dakota access pipeline
Image by David Mark from Pixabay

Feds delay decision in Dakota Access enviro review

E&E News writer Shelby Webb reports that the Dakota Access oil pipeline’s future remains uncertain after the Army Corps of Engineers released a long-awaited draft environmental study that will help determine whether it receives an easement needed to keep operating.

In a nutshell:

The study, which will influence whether the pipeline can continue operating, did not provide a recommendation on granting an easement for a section under Lake Oahe, near the Standing Rock Sioux Tribe's reservation. The final study, with a public comment period, will determine this decision. Legal disputes and environmental concerns surround the pipeline, with calls from environmental groups for its shutdown and Republican lawmakers emphasizing its importance for energy security and economic growth.

Key quote:

“We stand in solidarity with the Standing Rock Sioux Tribe in opposing this dirty and dangerous pipeline that harms the climate and threatens the primary water source for the Tribe,” Amy Mall, a senior advocate with the Natural Resources Defense Council, said in a statement. “The Army Corps must consider all of the risks of this pipeline, make all significant environmental information available without redactions, and honor the Tribe’s treaty rights.”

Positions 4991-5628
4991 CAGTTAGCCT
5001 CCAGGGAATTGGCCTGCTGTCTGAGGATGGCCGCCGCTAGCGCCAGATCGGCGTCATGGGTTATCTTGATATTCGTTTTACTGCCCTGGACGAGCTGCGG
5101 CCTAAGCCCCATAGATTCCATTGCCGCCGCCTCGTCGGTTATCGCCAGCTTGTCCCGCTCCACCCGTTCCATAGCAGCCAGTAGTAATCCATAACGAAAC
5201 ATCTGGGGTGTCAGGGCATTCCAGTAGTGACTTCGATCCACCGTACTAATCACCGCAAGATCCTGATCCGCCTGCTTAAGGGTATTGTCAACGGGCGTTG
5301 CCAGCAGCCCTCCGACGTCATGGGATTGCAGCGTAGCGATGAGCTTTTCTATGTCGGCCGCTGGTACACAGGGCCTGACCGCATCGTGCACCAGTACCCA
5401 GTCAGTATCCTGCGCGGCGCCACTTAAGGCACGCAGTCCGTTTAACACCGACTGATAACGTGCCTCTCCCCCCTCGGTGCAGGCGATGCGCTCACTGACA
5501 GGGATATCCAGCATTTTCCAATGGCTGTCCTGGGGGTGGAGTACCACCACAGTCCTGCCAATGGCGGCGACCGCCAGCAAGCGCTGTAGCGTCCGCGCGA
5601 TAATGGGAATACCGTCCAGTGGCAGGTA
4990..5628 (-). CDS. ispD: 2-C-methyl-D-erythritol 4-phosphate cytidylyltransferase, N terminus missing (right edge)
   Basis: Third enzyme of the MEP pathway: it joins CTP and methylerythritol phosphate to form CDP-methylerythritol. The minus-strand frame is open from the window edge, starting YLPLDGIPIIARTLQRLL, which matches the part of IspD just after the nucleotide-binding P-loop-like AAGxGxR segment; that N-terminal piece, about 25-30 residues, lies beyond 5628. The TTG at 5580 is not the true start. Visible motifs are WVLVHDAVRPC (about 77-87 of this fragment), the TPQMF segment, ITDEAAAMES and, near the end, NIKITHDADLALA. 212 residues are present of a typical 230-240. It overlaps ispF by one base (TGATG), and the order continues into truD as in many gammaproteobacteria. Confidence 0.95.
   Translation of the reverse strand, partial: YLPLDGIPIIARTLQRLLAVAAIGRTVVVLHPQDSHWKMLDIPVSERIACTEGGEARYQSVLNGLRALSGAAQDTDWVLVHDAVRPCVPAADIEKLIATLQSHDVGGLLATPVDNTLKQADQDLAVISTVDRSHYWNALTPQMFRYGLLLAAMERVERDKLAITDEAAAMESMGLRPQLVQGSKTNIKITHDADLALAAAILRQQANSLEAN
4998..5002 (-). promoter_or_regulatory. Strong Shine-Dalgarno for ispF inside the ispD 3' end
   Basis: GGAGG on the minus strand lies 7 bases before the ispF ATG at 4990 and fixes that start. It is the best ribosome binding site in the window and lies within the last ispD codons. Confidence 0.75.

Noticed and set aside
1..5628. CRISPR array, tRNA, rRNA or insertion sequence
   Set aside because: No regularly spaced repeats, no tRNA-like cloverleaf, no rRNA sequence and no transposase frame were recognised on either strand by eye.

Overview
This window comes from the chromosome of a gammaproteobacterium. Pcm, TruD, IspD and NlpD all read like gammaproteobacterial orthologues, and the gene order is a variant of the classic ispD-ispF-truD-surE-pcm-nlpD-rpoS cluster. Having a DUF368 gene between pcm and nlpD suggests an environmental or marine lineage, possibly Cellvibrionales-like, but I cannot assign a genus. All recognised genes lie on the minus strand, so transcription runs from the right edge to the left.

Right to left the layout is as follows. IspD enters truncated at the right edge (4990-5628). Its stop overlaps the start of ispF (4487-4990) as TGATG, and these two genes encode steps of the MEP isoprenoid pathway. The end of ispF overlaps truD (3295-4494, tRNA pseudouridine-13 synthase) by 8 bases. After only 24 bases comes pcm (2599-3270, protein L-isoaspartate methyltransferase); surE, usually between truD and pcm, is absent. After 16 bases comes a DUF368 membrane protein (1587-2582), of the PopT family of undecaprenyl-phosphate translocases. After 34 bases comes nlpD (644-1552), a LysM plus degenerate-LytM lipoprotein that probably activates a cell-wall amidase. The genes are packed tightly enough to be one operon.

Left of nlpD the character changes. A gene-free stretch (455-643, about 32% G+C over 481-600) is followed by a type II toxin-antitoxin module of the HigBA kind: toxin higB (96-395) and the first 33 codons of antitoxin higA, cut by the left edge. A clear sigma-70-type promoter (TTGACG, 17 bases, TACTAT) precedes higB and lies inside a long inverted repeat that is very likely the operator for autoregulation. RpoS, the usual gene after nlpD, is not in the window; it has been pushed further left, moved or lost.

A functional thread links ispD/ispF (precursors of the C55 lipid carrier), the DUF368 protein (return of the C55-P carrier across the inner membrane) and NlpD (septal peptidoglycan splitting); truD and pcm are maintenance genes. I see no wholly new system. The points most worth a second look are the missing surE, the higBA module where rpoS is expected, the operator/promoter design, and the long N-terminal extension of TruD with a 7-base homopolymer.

The big picture:

The Dakota Access pipeline poses a risk of oil spills, particularly under Lake Oahe, which could contaminate the primary water source for the Standing Rock Sioux Tribe. There are broader environmental concerns, including the release of greenhouse gases from burning the transported oil, though quantifying this impact is challenging. These issues have led to legal disputes and calls for more rigorous environmental assessments to determine the pipeline's long-term effects on both public health and the environment.

Read the article at E&E News.

For additional context, read Peter Dykstra's commentary about how Native tribes, hell-raisers and lawyers have combined to battle pipeline projects.

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